Despite turning 19 in Vancouver, studying at UBC and living in Kits for most of my adult life, not a single one of my late night forays along the Granville Street Strip has ever started or ended at the Roxy. With my university days well behind me, I had come to terms with that fact that I may never actually enter that infamous Vancouver nightclub. And then came Rival Sons.
Rival Sons was formed back in 2008 and came together in a fairly unusual way. Unlike the more common tale of a band developing around a lead singer and/or guitarist, in the case of Rival Sons, lead singer Jay Buchanan was the last to join the group. Drummer Michael Miley had heard Buchanan sing before. He attempted to contact him via MySpace, initially with no success. Thankfully Miley’s pursuits paid off and & Rival Sons were born. They have been captivating their audiences ever since.
Live Youtube performances continue to amaze first time listeners. The quality of their digital recordings is also quite remarkable, especially considering that their first record was produced with no label. In the last couple years, the LA Band has played a number of festivals in Europe and have spent a considerable amount of time touring there. So much so in fact, I was shocked to discover their American accents last night. Their (or their Canadian Booking Agent’s) choice of venue for Vancouver was intriguing to me. I’m not sure if the band was looking for a small venue with a mixed crowd or not but mixed is what they got. Their gig at the Roxy (to the surprise of Rival Sons fans) also coincided with the Roxy’s 2nd Annual “Jager Blackout Party.” With Jager girls scantly clad, free drinks, shot glasses, temporary tattoos, tanks and other gadgets being handed out, it definitely made for an interesting concert going experience.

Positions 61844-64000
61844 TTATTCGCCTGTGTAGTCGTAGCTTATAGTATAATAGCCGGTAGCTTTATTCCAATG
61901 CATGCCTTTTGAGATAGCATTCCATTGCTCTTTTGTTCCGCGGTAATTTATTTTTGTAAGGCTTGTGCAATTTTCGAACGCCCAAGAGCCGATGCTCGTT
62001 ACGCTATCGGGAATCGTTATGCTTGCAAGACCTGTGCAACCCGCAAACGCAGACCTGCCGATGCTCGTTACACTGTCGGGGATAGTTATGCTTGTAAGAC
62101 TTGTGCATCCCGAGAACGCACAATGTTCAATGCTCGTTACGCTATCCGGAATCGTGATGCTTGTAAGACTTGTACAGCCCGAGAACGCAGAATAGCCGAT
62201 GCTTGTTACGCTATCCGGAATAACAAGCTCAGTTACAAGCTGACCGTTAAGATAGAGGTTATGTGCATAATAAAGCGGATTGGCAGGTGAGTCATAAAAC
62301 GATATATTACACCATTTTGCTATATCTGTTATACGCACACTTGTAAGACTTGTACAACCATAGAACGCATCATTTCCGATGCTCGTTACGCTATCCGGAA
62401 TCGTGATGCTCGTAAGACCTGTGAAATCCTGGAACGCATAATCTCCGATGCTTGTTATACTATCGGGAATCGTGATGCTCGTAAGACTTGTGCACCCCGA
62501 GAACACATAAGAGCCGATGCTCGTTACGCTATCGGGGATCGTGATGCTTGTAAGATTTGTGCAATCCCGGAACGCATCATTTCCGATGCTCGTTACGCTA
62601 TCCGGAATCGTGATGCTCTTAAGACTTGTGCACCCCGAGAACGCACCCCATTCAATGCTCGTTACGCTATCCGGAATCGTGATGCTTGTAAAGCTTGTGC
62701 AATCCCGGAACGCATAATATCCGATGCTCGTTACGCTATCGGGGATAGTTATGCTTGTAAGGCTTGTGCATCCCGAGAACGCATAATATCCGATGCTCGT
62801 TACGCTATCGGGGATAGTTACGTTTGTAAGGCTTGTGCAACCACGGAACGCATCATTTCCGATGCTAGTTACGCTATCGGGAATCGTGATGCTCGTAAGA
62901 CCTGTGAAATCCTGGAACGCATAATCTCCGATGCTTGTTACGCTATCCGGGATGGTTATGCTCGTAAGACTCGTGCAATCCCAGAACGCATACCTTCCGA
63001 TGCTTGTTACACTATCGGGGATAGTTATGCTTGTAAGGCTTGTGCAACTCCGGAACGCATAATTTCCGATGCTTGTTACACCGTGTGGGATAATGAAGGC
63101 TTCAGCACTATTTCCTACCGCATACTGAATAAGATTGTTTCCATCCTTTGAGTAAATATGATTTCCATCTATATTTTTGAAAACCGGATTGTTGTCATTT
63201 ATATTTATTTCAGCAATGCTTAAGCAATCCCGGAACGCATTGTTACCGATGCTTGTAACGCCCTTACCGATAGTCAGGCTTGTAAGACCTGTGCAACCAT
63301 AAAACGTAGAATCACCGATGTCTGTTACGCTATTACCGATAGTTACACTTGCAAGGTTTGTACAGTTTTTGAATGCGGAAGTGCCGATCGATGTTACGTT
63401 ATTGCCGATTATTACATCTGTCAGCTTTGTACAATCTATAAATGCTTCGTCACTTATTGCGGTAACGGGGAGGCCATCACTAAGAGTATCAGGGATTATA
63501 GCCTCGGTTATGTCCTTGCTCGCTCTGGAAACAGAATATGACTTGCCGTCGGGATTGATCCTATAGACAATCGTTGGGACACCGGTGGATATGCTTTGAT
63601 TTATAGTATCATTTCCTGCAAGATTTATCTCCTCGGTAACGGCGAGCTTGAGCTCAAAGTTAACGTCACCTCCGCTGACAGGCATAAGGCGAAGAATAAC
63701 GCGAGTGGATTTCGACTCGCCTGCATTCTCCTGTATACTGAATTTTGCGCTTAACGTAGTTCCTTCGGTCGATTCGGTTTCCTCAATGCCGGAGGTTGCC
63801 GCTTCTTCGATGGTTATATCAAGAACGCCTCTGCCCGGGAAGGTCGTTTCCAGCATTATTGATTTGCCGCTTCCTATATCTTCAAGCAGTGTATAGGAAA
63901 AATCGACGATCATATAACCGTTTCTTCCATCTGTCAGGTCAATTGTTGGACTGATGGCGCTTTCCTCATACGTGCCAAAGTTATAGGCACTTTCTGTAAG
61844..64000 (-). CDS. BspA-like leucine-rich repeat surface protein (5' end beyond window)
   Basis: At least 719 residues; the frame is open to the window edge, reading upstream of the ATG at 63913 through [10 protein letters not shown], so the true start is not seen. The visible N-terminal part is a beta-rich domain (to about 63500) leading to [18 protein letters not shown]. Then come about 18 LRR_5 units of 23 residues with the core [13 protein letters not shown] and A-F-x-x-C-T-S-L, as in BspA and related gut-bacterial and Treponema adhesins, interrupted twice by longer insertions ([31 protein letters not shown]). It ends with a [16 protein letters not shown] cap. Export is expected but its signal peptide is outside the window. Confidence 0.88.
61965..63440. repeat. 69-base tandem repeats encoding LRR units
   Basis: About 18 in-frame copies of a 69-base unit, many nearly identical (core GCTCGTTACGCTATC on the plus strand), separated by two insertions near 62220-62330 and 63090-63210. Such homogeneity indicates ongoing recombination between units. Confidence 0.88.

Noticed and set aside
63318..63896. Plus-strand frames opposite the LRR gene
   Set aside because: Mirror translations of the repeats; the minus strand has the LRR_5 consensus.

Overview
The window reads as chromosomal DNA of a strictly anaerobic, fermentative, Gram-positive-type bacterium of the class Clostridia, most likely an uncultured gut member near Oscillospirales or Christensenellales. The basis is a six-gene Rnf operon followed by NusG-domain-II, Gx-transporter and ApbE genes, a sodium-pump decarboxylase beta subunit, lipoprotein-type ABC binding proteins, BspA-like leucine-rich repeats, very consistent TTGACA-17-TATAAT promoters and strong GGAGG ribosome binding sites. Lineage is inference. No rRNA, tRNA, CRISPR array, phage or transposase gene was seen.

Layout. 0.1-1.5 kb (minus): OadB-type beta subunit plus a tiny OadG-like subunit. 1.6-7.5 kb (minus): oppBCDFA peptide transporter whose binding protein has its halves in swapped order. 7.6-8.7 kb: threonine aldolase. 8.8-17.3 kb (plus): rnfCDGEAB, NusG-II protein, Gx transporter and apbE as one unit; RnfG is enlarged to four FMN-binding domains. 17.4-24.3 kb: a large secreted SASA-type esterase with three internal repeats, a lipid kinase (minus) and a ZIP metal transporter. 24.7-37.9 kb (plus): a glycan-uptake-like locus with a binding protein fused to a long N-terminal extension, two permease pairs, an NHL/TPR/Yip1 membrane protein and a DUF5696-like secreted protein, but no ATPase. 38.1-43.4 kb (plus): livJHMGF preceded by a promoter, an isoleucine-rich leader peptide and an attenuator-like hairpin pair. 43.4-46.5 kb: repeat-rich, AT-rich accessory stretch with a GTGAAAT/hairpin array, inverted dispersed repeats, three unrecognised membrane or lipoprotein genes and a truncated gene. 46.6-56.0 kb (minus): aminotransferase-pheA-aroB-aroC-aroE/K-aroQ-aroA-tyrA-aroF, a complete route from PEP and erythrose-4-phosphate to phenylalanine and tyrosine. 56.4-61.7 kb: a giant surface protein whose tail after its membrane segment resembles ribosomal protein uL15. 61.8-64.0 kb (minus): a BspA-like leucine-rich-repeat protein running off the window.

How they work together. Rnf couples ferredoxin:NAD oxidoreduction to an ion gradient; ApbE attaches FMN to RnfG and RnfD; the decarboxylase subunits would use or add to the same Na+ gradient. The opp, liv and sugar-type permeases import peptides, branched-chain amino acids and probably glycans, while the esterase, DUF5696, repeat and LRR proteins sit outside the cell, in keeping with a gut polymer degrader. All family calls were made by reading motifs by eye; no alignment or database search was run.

To the credit of Rival Sons, the entire venue (fan or no fan) was quickly drawn into their performance. In stark contrast to the opener, Static in the Stars, Rival Sons proved very early on that they were masters at their craft. In fact, it was only late into the set that lead singer Buchanan conceded that he in fact had been in bed all day with a fever. I was pleasantly surprised that they opened their set with their current radio single, Keep on Swinging. Every time I have seen a band do this, the single quickly acts as an initial hook in their audience. The hook instantly brings both the energy and enthusiasm in the room to an unbelievable high. Amazingly enough, Rival Sons were able to maintain that energy and level of engagement throughout their set. They played a well-balanced set, maintaining smooth transitions between songs and were able to integrate their more subdued material well into the set as a whole. I was grinning ear to ear when Buchanan informed the crowd, “we are not going to do the encore thing of walking off stage and coming back on again, we are just going to give you what we’ve got instead.” I was already impressed with his vocal skill and finesse, but with that statement, I Rival Sons gained further respect and admiration from me.
I hope to see Rival Sons back in Vancouver in the not too distant future. Perhaps they will decide to play some Canadian music festivals this coming summer. For now anyways they are off to Alberta and I am left feeling grateful for the chance to see them at a small, intimate (if not slightly bizarre) concert setting, knowing full well that when they return they will be selling out much bigger Vancouver venues.